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Belichick looks back and ahead

Email|Print| Text size + By Mike Reiss
Globe Staff / February 19, 2008

FOXBOROUGH - In reviewing a 2007 season that was filled with unexpected twists and turns, Patriots coach Bill Belichick acknowledged that the pain still lingers from losing Super Bowl XLII.

"Sure," he said. "It's hard to think of 18-1 as being a disappointing season. It is. We had our chances, but in the end . . . We just needed to make one more play somewhere along the line and we just weren't able to do it."

As of Sunday evening, Belichick had yet to watch a tape of the Patriots' 17-14 loss to the Giants. He plans to do so at some point.

Reflecting on what unfolded that night in Glendale, Ariz. - when the Giants dashed the Patriots' hopes for a historic 19-0 season - Belichick could not pinpoint one aspect that might have altered the outcome.

"You get beat in the last 30 seconds, so anything could have made a difference anywhere along the line that any of us did - players, coaches," he said.

"I think we all feel the same way. I wish we could have done one thing a little better and it might have changed it. But we didn't."

While the Super Bowl loss has been difficult to digest, Belichick acknowledged that the season was rewarding in several ways, first and foremost because of the way the players approached their work.

"I think just the overall consistency, even on a day-to-day basis, of the players - their work ethic, practice, meetings, trying to get better every day, trying to work hard to improve," he said. "It's a long season, a lot of practices, a lot of games, a lot of opportunities, but I thought they went about it the right way and they were consistent at it, which is hard to do over that length of time."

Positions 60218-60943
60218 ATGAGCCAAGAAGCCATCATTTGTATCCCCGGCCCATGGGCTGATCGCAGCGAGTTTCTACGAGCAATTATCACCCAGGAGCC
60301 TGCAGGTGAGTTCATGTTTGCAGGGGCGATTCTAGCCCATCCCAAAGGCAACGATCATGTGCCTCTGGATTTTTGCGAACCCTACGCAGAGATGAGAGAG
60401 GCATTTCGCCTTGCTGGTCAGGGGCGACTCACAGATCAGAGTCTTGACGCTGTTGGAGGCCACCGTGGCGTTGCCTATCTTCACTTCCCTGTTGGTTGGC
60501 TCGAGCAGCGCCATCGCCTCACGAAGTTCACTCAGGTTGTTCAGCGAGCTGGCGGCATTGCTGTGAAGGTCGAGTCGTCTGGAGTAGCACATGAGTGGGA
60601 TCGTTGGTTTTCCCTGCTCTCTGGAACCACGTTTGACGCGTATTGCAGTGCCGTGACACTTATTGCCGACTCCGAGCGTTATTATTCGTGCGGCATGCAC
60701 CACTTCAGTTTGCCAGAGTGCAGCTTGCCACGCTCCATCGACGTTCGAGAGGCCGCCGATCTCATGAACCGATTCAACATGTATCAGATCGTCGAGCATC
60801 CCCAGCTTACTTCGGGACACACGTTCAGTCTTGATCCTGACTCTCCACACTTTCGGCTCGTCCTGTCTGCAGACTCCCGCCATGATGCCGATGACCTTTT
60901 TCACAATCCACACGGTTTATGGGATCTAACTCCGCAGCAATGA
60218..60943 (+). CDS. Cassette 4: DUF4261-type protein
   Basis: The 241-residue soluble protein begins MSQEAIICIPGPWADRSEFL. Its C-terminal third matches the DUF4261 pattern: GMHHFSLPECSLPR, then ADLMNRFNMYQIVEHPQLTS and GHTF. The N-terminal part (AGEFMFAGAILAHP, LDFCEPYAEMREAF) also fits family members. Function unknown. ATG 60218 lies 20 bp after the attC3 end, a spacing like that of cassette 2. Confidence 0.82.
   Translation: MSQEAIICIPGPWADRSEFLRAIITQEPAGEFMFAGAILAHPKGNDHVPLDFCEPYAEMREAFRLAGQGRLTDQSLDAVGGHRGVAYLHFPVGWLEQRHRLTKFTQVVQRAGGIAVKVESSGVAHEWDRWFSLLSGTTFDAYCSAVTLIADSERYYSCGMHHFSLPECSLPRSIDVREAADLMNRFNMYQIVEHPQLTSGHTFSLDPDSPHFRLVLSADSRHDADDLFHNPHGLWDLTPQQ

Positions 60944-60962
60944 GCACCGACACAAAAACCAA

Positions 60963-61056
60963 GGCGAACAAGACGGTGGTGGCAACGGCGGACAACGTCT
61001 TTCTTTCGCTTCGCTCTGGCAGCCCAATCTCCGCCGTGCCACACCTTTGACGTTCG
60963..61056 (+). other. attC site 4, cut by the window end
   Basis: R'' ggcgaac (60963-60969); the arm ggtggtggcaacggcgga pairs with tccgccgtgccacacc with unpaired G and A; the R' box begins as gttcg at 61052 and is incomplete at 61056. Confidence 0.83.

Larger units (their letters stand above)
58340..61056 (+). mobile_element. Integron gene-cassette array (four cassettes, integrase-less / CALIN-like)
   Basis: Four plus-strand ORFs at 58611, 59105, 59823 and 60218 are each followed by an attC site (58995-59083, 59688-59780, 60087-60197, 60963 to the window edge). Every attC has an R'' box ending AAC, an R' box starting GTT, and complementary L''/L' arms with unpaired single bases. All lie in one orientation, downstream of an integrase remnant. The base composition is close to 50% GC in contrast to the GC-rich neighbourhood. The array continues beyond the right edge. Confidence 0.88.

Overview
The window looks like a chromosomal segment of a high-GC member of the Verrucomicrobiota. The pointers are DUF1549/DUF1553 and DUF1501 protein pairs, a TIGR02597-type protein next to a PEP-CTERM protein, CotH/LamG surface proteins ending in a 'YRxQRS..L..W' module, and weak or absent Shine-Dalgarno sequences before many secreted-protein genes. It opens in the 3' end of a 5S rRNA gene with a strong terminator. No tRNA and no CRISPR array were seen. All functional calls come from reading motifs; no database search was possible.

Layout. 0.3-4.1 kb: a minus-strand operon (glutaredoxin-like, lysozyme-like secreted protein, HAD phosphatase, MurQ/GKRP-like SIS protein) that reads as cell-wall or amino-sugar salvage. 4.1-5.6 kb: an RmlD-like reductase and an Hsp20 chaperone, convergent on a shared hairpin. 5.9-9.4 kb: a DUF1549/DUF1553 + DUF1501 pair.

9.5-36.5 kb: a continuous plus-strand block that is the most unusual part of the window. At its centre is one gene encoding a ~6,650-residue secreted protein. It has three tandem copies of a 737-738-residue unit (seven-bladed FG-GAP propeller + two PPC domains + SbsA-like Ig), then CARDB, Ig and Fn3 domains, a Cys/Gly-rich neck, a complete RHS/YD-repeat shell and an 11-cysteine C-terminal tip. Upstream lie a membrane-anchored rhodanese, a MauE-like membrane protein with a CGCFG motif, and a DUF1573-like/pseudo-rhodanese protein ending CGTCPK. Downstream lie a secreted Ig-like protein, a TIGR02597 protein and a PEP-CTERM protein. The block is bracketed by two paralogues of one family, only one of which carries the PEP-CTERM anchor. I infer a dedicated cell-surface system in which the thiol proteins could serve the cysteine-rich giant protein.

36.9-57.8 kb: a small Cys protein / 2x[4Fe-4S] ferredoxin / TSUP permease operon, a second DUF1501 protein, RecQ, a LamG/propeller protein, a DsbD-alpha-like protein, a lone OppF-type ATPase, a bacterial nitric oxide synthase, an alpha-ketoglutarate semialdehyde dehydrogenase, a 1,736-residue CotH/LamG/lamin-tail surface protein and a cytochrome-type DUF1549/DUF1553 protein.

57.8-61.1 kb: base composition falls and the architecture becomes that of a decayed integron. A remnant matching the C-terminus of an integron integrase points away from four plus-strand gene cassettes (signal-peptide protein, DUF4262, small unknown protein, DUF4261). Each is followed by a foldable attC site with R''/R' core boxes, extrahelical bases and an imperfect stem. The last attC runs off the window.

Asked to pinpoint a turning point during the year, Belichick turned the calendar back to early November.

"If there was a key point in the season, it was probably the Indianapolis game [Nov. 4]," he said. "They had beaten us three straight times, so everybody felt good walking out of there."

On that day, the Patriots overcame a 20-10 fourth-quarter deficit to come away with a 24-20 road victory that made them 9-0.

"It was a big win for us," said Belichick. "I don't think anyone felt like that was our best game of the year, but we were still able to win."

If the Colts game was a turning point of sorts, what came next was one of the most grueling stretches of the year. Following a bye week, the Patriots had three straight prime-time games - at Buffalo, home vs. Philadelphia, and at Baltimore.

Belichick acknowledged it was a tough part of the schedule for preparation purposes.

"You just felt like you were behind going into each week," he said. "It's hard to get on your regular routine in terms of film and all that."

One line of thinking is that those games - the Eagles and Ravens nearly pulled upsets - took a lot out of the Patriots coming down the stretch, when they traditionally have played their best football. Belichick didn't see it that way.

"I think we came through that OK," he said. "Every team, at the end of the 16-game regular-season schedule, and a couple playoff games, it's going to take something out of you. It should, if you put anything into it.

"But I think we were OK. I don't think we were drained. We just needed to do a little better that last game."

Challenge after challenge

Over the course of the year, the Patriots faced a variety of challenges, especially off the field, starting with the death of reserve defensive lineman Marquise Hill in late May.

Cornerback Asante Samuel stayed away for most of training camp because of his contract situation; safety Rodney Harrison was suspended four games at the start of the season for violating the NFL's banned substances policy; the league penalized and fined Belichick and the Patriots for videotaping procedures after the first week of the season; receiver Randy Moss faced allegations of domestic battery leading into the playoffs; and quarterback Tom Brady's right ankle became a hot-button topic prior to the Super Bowl after he was photographed by paparazzi in New York City wearing a protective boot.